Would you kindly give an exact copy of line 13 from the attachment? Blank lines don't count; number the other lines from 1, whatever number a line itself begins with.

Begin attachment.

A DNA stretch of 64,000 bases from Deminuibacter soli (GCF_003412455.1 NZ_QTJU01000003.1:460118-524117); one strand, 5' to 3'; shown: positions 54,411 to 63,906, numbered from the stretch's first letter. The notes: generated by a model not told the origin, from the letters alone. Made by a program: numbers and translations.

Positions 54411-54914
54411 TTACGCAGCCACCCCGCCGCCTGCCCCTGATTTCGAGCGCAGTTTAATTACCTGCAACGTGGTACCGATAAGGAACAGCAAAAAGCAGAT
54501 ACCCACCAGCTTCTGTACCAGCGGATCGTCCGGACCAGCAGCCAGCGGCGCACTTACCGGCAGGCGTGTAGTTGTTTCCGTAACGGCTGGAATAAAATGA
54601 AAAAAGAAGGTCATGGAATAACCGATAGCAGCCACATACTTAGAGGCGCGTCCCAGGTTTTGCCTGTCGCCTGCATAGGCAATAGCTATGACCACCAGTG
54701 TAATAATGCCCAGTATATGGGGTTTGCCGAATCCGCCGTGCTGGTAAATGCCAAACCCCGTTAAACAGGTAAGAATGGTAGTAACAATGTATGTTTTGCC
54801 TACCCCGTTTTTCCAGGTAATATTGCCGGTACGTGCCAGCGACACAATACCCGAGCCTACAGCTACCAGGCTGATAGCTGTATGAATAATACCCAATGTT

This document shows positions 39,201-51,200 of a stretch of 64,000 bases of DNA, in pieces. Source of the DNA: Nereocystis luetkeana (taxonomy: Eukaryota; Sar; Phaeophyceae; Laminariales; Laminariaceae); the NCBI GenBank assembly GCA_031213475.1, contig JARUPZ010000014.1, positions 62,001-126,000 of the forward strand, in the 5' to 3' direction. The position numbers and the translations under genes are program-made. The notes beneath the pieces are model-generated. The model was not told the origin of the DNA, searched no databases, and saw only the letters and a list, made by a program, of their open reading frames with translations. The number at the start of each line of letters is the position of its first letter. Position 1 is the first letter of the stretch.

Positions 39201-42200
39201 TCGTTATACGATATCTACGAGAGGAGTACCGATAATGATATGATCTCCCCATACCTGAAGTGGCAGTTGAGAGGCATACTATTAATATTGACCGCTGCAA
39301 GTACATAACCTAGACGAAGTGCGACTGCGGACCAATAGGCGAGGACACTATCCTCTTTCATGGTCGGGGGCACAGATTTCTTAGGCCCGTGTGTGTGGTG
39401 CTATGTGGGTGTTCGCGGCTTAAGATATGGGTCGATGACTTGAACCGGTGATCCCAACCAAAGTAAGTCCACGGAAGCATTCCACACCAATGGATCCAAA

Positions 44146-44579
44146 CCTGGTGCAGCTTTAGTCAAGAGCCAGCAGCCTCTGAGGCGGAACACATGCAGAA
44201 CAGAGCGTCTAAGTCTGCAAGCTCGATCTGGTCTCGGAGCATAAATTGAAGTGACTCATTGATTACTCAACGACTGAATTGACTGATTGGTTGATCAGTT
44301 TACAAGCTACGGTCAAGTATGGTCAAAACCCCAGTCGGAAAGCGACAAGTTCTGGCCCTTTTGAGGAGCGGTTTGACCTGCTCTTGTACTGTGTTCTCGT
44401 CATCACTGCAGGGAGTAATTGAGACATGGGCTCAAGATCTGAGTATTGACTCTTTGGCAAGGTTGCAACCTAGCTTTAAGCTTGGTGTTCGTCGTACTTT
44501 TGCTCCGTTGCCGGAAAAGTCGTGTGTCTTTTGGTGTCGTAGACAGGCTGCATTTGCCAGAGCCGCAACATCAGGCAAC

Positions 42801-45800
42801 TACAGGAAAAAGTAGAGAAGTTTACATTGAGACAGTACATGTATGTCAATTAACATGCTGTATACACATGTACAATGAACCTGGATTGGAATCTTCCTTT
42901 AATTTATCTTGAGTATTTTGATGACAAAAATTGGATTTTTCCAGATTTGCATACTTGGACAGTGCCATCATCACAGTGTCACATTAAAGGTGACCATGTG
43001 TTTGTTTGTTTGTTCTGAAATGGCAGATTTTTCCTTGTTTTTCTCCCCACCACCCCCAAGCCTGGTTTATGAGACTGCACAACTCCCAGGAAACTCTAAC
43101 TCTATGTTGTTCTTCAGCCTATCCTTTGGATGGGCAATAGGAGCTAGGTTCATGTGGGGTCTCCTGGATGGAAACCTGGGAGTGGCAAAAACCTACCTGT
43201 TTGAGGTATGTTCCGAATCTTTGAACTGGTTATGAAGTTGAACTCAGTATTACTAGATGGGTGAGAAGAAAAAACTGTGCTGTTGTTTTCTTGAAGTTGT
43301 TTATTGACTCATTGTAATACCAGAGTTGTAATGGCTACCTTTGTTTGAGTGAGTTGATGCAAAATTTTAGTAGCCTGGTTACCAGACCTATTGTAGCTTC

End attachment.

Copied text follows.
Positions 44146-44579